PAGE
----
I figured out the trick on my next try though: rolling. Never stop rolling. People who roll can’t be hit, and I occasionally got an opening to start firing back at all the skeletons she was summoning, and sometimes her as well! Turns out that the annoyance of being chased by homing magic is equal to the satisfaction of dodging under it effortlessly every time.
Now I can rescue the prisoners!
This is good because she'll be one of my sidekicks from now on. In fact I'm pretty sure I can only have a single sidekick in this, compared to something like seven in Dungeon Siege 1 but I can at least level her up and choose her equipment. And hear her annoying distorted voice all the damn time.
Well she's not technically a Legion descendant, but she's close enough. I guess I should go give the Venerable Odo the good news and get my next mission.
LATER, AFTER SOME STUFF HAPPENED.
I wish I could say that fights have gotten better now that firegirl is on the team, but truth is that she does her own thing and I barely see her. Still, she's distracting the spiders and that's exactly what I need as a ranged character. Well she was until she died at least.
But holy shit this spider boss is taking a lot of damage! I'm going to wear out my roll button before it's done. I think I’m going to have to drag firegirl back to her feet as soon as I get enough of a lead to stop rolling. Fortunately there’s no messing around with resurrection spells required this time, and I don't even have to pick up all her stuff off the floor and re-equip it.
It took 11 minutes and 17 seconds of rolling, rolling, rolling and sometimes shooting for me to kill this guy in the end, but it was all worth it. Actually it wasn't, I'm lying.
MORE ADVENTURING LATER.
It seems like this is basically just destination select screen though, except the exits are unmarked and I have to walk over to them in this place with no landmarks.
I'm going back to Raven's Rill by the way, taking the teleporter to a different part of town to attack another witch, called Rajani. Only this time I know what I'm doing, so I expect she won't be quite so much of a challenge for me.
HALF A BOSS BATTLE LATER.
The fight isn't over when I fall and I can be resurrected by the AI, but only if she wants to. To be honest I'd be happy enough to let her fight all the bosses for me, if I thought there was any chance that she'd win.
MORE OF A BOSS BATTLE LATER.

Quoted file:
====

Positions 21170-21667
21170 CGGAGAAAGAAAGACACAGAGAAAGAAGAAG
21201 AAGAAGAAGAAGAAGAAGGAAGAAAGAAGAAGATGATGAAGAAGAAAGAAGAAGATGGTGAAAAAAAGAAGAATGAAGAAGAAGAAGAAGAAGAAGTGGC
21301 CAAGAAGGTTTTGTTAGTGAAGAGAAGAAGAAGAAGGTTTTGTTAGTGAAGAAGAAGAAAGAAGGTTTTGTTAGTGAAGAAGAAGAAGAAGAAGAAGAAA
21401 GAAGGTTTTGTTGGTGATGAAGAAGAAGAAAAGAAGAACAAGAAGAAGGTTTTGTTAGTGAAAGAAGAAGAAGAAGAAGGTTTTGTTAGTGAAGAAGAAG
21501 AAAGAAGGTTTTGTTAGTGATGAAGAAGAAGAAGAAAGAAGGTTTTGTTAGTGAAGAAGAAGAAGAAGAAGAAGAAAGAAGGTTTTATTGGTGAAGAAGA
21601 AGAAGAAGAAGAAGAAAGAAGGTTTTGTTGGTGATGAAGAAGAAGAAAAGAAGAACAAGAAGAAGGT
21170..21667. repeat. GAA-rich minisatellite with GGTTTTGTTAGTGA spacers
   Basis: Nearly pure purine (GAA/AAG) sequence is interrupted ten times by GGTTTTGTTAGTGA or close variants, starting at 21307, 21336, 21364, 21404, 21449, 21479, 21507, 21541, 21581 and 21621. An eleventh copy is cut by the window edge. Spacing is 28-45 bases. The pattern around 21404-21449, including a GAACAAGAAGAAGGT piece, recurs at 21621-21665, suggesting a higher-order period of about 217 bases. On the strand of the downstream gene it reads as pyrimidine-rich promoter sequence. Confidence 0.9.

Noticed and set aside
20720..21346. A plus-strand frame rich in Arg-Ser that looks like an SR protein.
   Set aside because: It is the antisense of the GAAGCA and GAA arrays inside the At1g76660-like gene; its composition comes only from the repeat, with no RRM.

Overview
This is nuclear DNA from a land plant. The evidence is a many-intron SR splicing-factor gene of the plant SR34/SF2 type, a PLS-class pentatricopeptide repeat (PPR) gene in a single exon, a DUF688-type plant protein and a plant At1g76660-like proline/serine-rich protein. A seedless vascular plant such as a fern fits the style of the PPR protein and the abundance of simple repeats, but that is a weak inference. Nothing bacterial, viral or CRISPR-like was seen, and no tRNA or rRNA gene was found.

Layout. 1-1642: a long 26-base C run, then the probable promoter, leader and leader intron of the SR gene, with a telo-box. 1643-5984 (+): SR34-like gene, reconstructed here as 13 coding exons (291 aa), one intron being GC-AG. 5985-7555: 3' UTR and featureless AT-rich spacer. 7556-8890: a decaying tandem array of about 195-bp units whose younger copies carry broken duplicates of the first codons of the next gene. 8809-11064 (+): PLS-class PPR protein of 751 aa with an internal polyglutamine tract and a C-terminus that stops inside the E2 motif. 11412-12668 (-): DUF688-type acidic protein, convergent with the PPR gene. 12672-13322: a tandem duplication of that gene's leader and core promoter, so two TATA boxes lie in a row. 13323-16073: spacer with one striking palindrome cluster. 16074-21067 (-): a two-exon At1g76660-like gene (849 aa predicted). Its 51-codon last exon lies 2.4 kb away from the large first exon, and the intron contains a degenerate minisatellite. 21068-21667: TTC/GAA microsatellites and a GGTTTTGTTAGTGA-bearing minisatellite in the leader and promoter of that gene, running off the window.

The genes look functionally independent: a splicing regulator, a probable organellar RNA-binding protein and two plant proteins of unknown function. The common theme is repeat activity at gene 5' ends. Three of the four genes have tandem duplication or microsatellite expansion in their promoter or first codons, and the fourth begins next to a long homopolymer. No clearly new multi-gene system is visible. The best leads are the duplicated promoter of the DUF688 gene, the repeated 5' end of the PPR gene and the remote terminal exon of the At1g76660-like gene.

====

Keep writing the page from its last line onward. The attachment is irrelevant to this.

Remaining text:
C'mon Anjali I'm relying on you to deal out damage while I'm keeping her distracted! I can't run and shoot at the same time! Anjali? Oh, she died.
I went over to resurrect her, but standing for a few seconds in the same spot turned out to be a really quick way to get killed. So now I'm back outside the building again, ready to start the fight again from phase one.
Actually screw it. I've been pretty much drifting through the game looking for an excuse to stop playing and I think I've found it. I don't care nearly enough about the plot or the characters to put the effort into beating this witch and I'm certainly not enjoying the combat.
So I'm done with it.
I can't say with certainty that Dungeon Siege III is a bad game, because it's by Obsidian and I've been conditioned to believe that they don't make bad games, but it's been hard work trying to find the fun in it. And I genuinely wanted to find reasons to like it, partly because it's gotten a bad rap. It's known as the Dungeon Siege that went wrong, the Obsidian game people didn't love, and I was hoping to prove that it's better than its reputation suggests.
But man I'm really tired of this playing this game.
The trouble I had with it is that chipping away at the enemies health bars is tedious and that's all you do in this game. Hit hit HIT, hit hit HIT for regular enemies, roll roll hit, roll roll roll roll roll roll roll roll roll roll hit for bosses. The combat felt utterly routine, the skills I got didn't do enough to mix things up, and most of the decisions I was making during gameplay involved choosing what direction I wanted to dodge roll.
Sure the earlier Dungeon Siege games had monotonous combat as well, but I'm starting to think that their comparatively hands-off gameplay wasn't entirely a bad thing. In Dungeon Siege II gameplay is about choosing your next target in the group of monsters, keeping an eye on your life and mana gauges and hitting the special move keys when the time was right, but Dungeon Siege III is far more hands on. The fights are just as dull as ever, but you can't tune it out any more as it demands your full attention for every punch and shot. You're fully immersed in the boredom instead of managing a team of bored warriors from above.
I can't really criticise the story though because I wasn't really paying attention to it after a point. The writing wasn't hilariously bad, it wasn't astoundingly good, it wasn't trying too hard to be witty, it wasn't going all ye olde English, it just conveyed information in an RPGly manner. I definitely wouldn't call it the game's strong point though as I had zero investment in anything going on, and that's strange for an Obsidian game.
In fact my favourite part of the game is probably the presentation. It has pretty menus and it's generally slicker than the last two games, as you'd expect considering that it came out six years later. I bet the music's fine too, but to be honest for the last few hours I had a podcast on instead to keep me entertained while dungeon crawling.
So I can't really recommend this game as the gameplay doesn't interest me, the story definitely doesn't interest me, and I'm not even that interested in dungeon crawling for loot because I know at the end of every dungeon there'll be another bloody boss fight waiting for me. I'm not even curious enough to look up if they beat Jeyne Kassynder at the end, because who cares?
I did look in my notes though to see if there was anything else I hadn't mentioned yet:
"Probably a lot better in co-op.So there you go.
It's not buggy.
dull dull dull dull dull"